September 29, 2013 in Features

Autumn is showtime for arboretum

By The Spokesman-Review
 
Susan Mulvihill photo

Autumn is a great time to visit Finch Arboretum.
(Full-size photo)

If you go

Fall Leaf Festival

When: Oct. 26, 11 a.m. to 2 p.m.

Where: Finch Arboretum, 3404 W. Woodland Blvd., Spokane

Directions: From downtown Spokane, take Second Avenue west to Sunset Highway. From west of Spokane, take the Garden Springs exit off Interstate 90 and go east down Sunset Highway. There will be a sign and entrance on the south side of the road.

COST: Free

When we think about Spokane parks, Manito and Riverfront are probably the first two that come to mind. But there is a hidden gem that is well worth a visit – especially now that autumn is here – and that is Finch Arboretum.

Located on the west side of town between Interstate 90 and Sunset Hill, this park is situated on about 65 acres. Arboretums are traditionally collections of trees but Finch Arboretum offers so much more than that.

Visitors will also see shrubs, native plants, a street tree exhibit and a children’s flower garden. There’s even a trail for the blind, called the Touch and See Nature Trail, that features a cotton rope to follow along and Braille signs explaining the nearby plantings.

The land where Finch Arboretum sits has a rich history that includes encampments of the Spokane Tribe of Indians and tales of Chinese gardeners who grew vegetables along Garden Springs Creek in the 1880s.

In 1907, John W. Duncan, the superintendent of parks, selected the site for the arboretum. The Spokane Board of Park Commissioners acquired the land from owners John A. Finch, a mining investor, and real estate businessman Daniel Dwight in 1912. However, it wasn’t until 1949 that the planting of the arboretum officially began.

Present-day Finch Arboretum boasts 2,000 labeled trees and more than 600 species and varieties of shrubs.

What I think is great about having an arboretum is that it gives visitors the opportunity to see trees and shrubs that grow well in the Spokane area. Many of them might be uncommon, yet they have great attributes. This really cuts down on the guesswork of choosing plants for our own landscapes.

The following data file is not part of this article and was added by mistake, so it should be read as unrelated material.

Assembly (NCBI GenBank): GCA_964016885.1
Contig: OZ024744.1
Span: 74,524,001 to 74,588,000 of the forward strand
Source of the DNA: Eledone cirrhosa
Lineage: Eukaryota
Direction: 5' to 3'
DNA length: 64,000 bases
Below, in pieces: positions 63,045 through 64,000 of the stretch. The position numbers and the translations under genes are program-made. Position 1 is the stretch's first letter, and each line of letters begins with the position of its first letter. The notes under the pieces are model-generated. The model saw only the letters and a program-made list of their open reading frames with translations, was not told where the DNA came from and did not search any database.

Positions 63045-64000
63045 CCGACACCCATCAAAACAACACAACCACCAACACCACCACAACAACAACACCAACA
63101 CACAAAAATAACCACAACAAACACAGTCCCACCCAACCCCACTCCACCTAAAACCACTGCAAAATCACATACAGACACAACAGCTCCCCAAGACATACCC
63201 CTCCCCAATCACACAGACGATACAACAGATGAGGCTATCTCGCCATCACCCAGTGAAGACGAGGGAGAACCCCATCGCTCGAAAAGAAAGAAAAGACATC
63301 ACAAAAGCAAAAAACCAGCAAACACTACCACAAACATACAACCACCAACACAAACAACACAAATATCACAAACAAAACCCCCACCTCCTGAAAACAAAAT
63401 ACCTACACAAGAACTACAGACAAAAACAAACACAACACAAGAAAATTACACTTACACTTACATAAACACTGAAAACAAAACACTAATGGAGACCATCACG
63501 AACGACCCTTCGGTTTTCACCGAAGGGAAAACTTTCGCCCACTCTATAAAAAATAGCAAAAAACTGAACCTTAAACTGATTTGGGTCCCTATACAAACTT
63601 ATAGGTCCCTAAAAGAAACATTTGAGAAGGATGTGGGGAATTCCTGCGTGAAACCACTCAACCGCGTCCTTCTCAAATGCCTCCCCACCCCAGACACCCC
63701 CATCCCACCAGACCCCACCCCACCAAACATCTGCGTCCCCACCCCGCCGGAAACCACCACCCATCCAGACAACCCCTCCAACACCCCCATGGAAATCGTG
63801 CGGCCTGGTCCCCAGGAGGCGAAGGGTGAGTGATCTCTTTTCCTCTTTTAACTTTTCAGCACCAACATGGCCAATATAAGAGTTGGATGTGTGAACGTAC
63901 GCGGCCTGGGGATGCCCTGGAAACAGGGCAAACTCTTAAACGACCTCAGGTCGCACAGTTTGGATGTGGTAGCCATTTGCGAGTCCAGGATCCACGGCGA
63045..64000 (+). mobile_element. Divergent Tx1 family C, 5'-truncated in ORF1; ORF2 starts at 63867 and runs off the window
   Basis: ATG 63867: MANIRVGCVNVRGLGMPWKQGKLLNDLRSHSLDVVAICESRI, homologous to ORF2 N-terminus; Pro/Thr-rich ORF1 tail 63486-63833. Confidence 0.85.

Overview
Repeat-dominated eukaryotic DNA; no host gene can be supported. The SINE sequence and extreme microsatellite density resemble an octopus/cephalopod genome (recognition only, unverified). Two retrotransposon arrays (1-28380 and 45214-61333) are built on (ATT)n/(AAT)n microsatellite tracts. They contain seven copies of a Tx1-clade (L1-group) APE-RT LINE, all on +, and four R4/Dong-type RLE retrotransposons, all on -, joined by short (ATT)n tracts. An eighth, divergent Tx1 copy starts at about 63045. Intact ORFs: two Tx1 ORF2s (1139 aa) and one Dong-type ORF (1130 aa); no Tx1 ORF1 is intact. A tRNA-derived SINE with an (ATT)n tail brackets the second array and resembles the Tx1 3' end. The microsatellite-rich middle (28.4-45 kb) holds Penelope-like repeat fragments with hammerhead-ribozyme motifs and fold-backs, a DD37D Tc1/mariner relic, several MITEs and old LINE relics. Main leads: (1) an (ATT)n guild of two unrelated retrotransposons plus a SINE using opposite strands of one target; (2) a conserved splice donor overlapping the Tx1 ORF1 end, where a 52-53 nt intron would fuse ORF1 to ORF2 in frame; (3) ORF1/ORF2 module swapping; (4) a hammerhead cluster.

My favorite time of year to visit Finch Arboretum is the fall. If you pick a bright, sunny day when fall colors are at their peak, it is a wondrous place to behold. The best colors will be on maples, crabapples, yellowwood, mountain ash and oaks. You’ll see families assembling under colorful trees for holiday photographs. Kids will be jumping into piles of crispy leaves or playing hide-and-seek behind low-hanging branches.

Those of us who love capturing images of the beauty of this time of year will be snapping photos left and right, trying to find just the right angle to reproduce what our eyes are taking in.

Finch Arboretum will host the annual Fall Leaf Festival on Oct. 26, rain or shine. It will feature a huge pile of leaves for kids to play in, craft activities, conservation and educational booths, and plenty of hot cider. Spokane County Master Gardeners will be on hand to answer questions and the Master Composters will host a compost fair. This involves a series of stations where participants learn the components of composting and Spokane County residents can earn a free compost bin.

The arboretum is open to the public year-round and there is no admission charge. Park hours are from dawn to dusk. At the information board next to the main parking lot, there is a brochure that includes a self-guided walking tour. For more information, call (509) 624-4832.

Susan Mulvihill can be reached via email at inthegarden@ live.com. Visit her blog at susansinthegarden.blogspot.com for more gardening information, tips and events.


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